CHARLOTTE – To build a team you need a solid foundation. Since becoming the Panthers' general manager after the 2012 season, Dave Gettleman has had time to rectify the team's salary cap situation and identify his core players. The 2015 offseason was about keeping that core intact.
In early March, tight end Greg Olsen signed a three-year extension. In early June, quarterback Cam Newton signed a five-year extension. A couple weeks later, linebacker Thomas Davis signed a two-year extension.
"You have a plan in your head about how you'd like to go about building a team and maintaining that team," Gettleman said. "In this era of the salary cap, it's not easy. But you identify the guys that you really want to be around and to continue the culture."
In a quarterback-driven league, Newton's extension was critical. At 26 years old, he's entering the prime of his career. And despite being the first player in NFL history to have 10,000 passing yards and 2,000 rushing yards in his first four seasons, there's still plenty of room to grow and improve.
Olsen, 30, has become Newton's most dependable target. He holds the franchise single-season records for catches (84) and receiving yards (1,008) by a tight end and is a capable blocker, which keeps him on the field at all times.
Davis, 32, is the emotional leader of the defense and has emerged as one of the best outside linebackers in the league. The athletically gifted and physically stout three-down linebacker has posted at least 100 tackles in each of the last three seasons.
"It was important for us to get those extensions done on a number of different levels," Gettleman said, "I'm thrilled to sign Cam, to sign Greg, to sign TD, because it sends messages."
The initial, obvious message is that production is paramount. Newton, Olsen and Davis delivered, and the front office made it clear their contributions are valued.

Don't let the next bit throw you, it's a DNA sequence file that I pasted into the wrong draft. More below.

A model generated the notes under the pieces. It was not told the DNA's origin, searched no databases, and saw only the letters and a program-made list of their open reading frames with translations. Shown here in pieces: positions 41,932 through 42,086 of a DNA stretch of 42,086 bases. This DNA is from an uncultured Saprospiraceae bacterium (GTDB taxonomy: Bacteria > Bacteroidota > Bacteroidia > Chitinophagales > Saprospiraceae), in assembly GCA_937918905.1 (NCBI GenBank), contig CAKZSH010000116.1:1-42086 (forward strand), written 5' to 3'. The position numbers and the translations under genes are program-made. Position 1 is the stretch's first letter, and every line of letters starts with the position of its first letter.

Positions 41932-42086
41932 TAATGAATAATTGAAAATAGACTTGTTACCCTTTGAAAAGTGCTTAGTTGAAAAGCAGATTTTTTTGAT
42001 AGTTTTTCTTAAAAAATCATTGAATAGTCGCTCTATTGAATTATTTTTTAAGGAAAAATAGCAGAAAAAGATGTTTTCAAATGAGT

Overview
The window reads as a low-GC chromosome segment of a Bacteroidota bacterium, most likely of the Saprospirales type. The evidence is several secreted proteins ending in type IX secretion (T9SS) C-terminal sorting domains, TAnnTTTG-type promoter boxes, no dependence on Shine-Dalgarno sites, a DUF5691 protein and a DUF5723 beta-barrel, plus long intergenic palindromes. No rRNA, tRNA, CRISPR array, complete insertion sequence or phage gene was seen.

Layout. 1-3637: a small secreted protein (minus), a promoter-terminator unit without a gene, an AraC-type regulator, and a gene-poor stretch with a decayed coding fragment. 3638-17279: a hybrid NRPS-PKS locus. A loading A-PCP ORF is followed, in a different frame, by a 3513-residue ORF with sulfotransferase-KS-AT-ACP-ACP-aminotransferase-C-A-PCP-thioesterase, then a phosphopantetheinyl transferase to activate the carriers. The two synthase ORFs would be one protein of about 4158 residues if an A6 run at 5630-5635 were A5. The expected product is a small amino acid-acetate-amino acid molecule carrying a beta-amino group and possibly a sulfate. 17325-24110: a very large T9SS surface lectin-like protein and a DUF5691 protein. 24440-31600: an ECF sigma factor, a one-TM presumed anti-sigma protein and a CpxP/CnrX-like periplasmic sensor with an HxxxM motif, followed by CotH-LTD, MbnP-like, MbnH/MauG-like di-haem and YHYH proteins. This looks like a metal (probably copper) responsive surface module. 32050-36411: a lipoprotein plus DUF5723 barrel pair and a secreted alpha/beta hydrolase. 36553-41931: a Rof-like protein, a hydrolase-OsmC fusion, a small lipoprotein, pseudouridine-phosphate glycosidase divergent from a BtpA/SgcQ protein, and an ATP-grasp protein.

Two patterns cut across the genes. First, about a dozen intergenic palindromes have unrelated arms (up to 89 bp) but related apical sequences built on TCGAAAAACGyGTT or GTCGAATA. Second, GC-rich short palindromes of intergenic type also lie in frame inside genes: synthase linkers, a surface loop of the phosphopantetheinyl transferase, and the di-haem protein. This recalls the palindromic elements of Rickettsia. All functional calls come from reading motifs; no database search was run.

But there is another message being sent with these extensions.
"We are making sure we make a commitment to the core guys and the other players around them see that," head coach Ron Rivera said.
When three respected team leaders receive extensions, it makes a statement to the entire locker room.
"Guys see it," Olsen said. "It says to the players that there is a right way you are expected to carry yourself and act around here. There's a right way they expect you to prepare and play."
Newton, Olsen and Davis are three of the hardest workers on the team. Their mental and physical preparation sets the standard. Their involvement in the community speaks volumes as well.
It's all part of the culture Gettleman and Rivera are so determined to maintain.
"We are trying to reward the guys that do things the right way," Rivera said. "Unfortunately, sometimes you have to let guys go that have good years left. It's hard in this era. But you want to reward those core guys as much as possible."
The players who are next in line for extensions know what to expect. They know what the front office looks for in its long-term core. Embrace the culture and you'll be embraced.
"If you do that, there's a good chance of you getting rewarded and having stability with the organization," Olsen said. "That message has been sent pretty loud and clear."